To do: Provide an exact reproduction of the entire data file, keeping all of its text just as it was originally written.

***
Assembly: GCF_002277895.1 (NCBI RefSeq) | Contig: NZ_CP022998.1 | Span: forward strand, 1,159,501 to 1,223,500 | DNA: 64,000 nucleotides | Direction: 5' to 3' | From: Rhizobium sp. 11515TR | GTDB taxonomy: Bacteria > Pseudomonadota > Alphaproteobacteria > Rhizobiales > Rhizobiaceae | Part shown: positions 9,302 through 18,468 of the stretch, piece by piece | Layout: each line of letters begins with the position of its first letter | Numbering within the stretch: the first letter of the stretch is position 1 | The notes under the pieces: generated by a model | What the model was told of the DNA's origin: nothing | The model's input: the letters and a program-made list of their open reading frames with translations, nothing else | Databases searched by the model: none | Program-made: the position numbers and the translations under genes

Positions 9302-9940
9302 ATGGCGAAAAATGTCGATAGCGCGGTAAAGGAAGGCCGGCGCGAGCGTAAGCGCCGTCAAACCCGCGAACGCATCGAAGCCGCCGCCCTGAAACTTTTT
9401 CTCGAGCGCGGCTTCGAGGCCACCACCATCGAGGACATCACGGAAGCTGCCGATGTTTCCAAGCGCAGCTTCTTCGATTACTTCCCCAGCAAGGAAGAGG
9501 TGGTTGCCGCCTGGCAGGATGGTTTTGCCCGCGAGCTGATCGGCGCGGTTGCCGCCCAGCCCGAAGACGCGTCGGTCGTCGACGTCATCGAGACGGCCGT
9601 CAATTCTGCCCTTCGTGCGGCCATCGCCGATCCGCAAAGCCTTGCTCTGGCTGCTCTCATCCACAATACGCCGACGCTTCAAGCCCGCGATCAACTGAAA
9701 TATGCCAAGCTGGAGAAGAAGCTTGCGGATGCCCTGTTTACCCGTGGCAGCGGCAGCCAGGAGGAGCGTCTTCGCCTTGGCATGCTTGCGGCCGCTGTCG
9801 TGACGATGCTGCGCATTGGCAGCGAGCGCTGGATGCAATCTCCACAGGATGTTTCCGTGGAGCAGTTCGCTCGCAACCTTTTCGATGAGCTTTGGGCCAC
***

Assembly: GCF_002277895.1 (NCBI RefSeq) | Contig: NZ_CP022998.1 | Span: forward strand, 1,159,501 to 1,223,500 | DNA: 64,000 nucleotides | Direction: 5' to 3' | From: Rhizobium sp. 11515TR | GTDB taxonomy: Bacteria > Pseudomonadota > Alphaproteobacteria > Rhizobiales > Rhizobiaceae | Part shown: positions 9,302 through 18,468 of the stretch, piece by piece | Layout: each line of letters begins with the position of its first letter | Numbering within the stretch: the first letter of the stretch is position 1 | The notes under the pieces: generated by a model | What the model was told of the DNA's origin: nothing | The model's input: the letters and a program-made list of their open reading frames with translations, nothing else | Databases searched by the model: none | Program-made: the position numbers and the translations under genes

Positions 9302-9940
9302 ATGGCGAAAAATGTCGATAGCGCGGTAAAGGAAGGCCGGCGCGAGCGTAAGCGCCGTCAAACCCGCGAACGCATCGAAGCCGCCGCCCTGAAACTTTTT
9401 CTCGAGCGCGGCTTCGAGGCCACCACCATCGAGGACATCACGGAAGCTGCCGATGTTTCCAAGCGCAGCTTCTTCGATTACTTCCCCAGCAAGGAAGAGG
9501 TGGTTGCCGCCTGGCAGGATGGTTTTGCCCGCGAGCTGATCGGCGCGGTTGCCGCCCAGCCCGAAGACGCGTCGGTCGTCGACGTCATCGAGACGGCCGT
9601 CAATTCTGCCCTTCGTGCGGCCATCGCCGATCCGCAAAGCCTTGCTCTGGCTGCTCTCATCCACAATACGCCGACGCTTCAAGCCCGCGATCAACTGAAA
9701 TATGCCAAGCTGGAGAAGAAGCTTGCGGATGCCCTGTTTACCCGTGGCAGCGGCAGCCAGGAGGAGCGTCTTCGCCTTGGCATGCTTGCGGCCGCTGTCG
9801 TGACGATGCTGCGCATTGGCAGCGAGCGCTGGATGCAATCTCCACAGGATGTTTCCGTGGAGCAGTTCGCTCGCAACCTTTTCGATGAGCTTTGGGCCAC